Soap and Water

All of my book Soap and Water: the story of civil war in a near-future American West, echoing our decade-long occupations of Iraq and Afghanistan. Think a literary version of DMZ meets Cadillac Desert. I’m making it available here as an ebook download for free for a limited time, and the only donation I ask in return is that you go to Red Lemonade and leave me a comment about it. Enjoy! @joshuamalbin



(e-Pub is the standard format for most e-readers, including iPad, iPhone, Sony Reader, and Nook.)


Here’s an excerpt from later in the book.

Apart from the outrage of it, Cutt had found something almost comical in the way the Feds went about their great water grab.  The President at the time liked to preen in ranch clothes, but really he was a rich Northeasterner who knew very little about the West.  He wasn’t bright or knowledgeable, and he’d surrounded himself with similar mediocrities, men and women who believed their own bromides, along with a sprinkling of sharp opportunists.  In his first speech on the subject in the aftermath of Alva B. Adams, he declared that the federal government needed to take over the operations of all major Western dams and put their employees through rigorous background checks.  The only problem with that was the federal government already ran every major dam in the West.  It had built them.

To cover the mistake, in his next speech he claimed he’d meant the federal government would administer all the West’s water.  He’d said it a couple of times, actually, and so was trapped when the media finally, a few more days later, realized what a huge job that was, replacing hundreds of local conservancy districts with some kind of federal oversight.  In Colorado alone there were forty-five water boards, along with special courts devoted entirely to water rights adjudication.

There was a kind of sour fun in watching Easterners on TV discovering these things.  They put up maps of what they called the West’s “plumbing” and showed how extensive and counterintuitive it all was.  They had experts in studio to talk about how the President’s plan was likely to fare in Congress, and marveled at the enormous new bureaucracy he was about to create.

The President must have gotten another PowerPoint briefing, because another two weeks later he was back on TV announcing a new Dam Defense Initiative, starting with the Hoover Dam.  Highway 93 was closed; all overflights were banned, including helicopter tours; boats were turned back a mile up Lake Mead; and a light antiaircraft battery was installed.  As far as Cutt could tell, though, the Double-D-Eye was never extended beyond Hoover, and it soon became a regionwide joke.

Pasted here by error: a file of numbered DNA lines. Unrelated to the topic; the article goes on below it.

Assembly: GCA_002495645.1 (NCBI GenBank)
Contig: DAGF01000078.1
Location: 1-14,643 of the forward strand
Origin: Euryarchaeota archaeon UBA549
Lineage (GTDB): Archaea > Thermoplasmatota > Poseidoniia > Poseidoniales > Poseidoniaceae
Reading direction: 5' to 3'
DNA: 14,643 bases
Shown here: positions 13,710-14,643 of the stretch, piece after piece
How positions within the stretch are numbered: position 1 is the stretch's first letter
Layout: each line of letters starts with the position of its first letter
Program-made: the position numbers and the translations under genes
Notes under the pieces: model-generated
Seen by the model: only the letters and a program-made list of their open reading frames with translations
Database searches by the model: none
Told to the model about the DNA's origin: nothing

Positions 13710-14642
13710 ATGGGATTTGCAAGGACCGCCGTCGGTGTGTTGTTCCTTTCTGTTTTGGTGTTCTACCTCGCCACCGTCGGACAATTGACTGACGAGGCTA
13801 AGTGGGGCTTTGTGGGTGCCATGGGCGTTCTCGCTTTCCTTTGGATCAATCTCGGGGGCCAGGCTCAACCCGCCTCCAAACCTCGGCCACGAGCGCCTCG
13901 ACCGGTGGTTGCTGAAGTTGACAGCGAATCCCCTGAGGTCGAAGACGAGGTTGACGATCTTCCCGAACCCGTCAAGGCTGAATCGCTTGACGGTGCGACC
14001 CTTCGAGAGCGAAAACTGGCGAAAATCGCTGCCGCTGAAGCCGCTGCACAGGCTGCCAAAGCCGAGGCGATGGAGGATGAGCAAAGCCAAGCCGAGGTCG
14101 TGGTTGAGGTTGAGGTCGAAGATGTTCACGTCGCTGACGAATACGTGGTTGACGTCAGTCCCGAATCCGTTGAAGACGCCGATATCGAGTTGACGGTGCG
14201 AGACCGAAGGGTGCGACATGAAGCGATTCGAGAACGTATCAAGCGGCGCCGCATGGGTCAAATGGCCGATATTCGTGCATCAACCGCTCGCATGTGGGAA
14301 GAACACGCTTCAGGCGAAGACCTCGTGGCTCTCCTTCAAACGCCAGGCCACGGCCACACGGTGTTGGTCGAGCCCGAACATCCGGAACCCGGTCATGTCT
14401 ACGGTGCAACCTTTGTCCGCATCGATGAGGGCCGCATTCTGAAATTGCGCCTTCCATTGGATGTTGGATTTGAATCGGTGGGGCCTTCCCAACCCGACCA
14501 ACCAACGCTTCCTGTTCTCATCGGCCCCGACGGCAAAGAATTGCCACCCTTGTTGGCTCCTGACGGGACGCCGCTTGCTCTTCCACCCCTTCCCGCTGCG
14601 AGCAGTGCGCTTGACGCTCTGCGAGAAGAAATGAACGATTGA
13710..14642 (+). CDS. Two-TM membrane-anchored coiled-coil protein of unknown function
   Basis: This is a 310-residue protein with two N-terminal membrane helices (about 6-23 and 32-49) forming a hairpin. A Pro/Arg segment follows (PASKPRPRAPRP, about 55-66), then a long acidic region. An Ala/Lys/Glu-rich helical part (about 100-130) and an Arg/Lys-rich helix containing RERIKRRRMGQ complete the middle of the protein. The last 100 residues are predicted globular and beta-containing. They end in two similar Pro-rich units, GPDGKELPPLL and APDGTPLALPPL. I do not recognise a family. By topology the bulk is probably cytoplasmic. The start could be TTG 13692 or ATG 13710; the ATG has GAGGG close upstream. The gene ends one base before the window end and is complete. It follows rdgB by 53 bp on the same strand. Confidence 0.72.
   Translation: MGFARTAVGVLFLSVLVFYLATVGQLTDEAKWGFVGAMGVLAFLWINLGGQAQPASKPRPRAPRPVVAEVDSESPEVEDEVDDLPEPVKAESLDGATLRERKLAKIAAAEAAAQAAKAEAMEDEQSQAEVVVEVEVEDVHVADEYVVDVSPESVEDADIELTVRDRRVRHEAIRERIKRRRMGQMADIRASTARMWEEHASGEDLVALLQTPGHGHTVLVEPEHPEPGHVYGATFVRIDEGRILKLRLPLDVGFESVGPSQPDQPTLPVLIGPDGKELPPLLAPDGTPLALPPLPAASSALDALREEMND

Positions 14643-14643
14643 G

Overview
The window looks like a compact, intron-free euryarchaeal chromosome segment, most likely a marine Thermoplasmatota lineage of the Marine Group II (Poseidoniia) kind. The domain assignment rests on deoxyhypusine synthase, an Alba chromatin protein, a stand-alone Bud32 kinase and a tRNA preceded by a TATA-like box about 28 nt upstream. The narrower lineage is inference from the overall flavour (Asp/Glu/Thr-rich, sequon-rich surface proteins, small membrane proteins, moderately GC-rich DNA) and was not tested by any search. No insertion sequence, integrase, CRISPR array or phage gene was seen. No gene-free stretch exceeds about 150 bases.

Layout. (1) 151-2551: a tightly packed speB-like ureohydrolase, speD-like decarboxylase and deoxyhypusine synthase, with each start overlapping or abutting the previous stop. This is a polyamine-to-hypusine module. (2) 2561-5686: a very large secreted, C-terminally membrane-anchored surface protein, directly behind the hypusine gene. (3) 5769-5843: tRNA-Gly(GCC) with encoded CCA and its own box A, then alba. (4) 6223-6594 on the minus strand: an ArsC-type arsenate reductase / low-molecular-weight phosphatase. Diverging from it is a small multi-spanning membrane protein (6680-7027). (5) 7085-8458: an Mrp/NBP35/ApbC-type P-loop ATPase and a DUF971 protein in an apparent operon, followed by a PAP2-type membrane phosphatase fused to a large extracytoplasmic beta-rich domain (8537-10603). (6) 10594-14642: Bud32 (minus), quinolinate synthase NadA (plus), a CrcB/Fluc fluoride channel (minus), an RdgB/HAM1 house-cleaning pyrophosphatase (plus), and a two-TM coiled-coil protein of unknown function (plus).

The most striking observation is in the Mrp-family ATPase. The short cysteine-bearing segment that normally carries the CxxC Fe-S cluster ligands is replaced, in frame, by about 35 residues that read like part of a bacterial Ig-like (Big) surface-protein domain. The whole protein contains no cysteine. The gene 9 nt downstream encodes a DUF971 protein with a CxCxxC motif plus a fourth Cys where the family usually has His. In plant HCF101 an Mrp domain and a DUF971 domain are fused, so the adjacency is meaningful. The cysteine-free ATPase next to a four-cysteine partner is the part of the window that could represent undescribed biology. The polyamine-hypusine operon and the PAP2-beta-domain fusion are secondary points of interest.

A year passed.  Cutt got a job in the garden-supply department of a big-box home store.  On his way home one day he heard on the radio that Glen Canyon Dam had sprung a leak.  “Dam officials are very concerned,” said the pleasant female voice.  “It is not known if the breach is the result of a terrorist attack.”  At home he turned on the TV and learned that Glen Canyon Dam, upstream from Hoover and just on the Arizona side of the Utah line, sat in porous sandstone, and that the water now gushing between the dam and its western abutment was eating away that rock quickly.  After Hoover this was the second biggest dam in the country and Lake Powell, behind it, was the second largest manmade lake after Lake Mead.  Everyone downstream was advised to evacuate, all the way to Baja California, though engineers were “hard at work to divert the flow through the spillways and get control of the situation.”

A smart-looking young woman interviewed a middle-aged couple on the street in Needles, California.  “We’ll pack an overnight bag and drive on up to Palm Springs for the night,” said the man, “but we looked on the map and Glen Canyon is hundreds of miles away, so we’re not too worried.  I’m sure they’re just being careful.”

In the morning Cutt watched the news as he made coffee.  The dam had failed.  A wave five hundred feet high was scouring down the Grand Canyon.  That same young woman reported from the middle of an empty street, an unnerving scene because there was nothing overtly wrong: no storm winds buffeted her; no smoke from a catastrophic fire drifted by; there were no explosions, gunshots, or jittery camerawork to reveal a crew running for their lives.  It was a bright, sunny day in Needles, a generic small-town business strip, and the reporter was calm as she explained that she too was about to leave.

The next shot, an aerial look at the advancing wave, was similarly undramatic.  The river did look swollen, but five hundred feet was still small compared to the five thousand of the canyon walls.  It was a fat brown ribbon down the center of the Grand Canyon, a silent image of course, except for the muted whine of a helicopter engine that the anchor talked over.  It wasn’t even particularly impressive when they put up a split-screen image from before the flood wave, showing a narrow brown ribbon.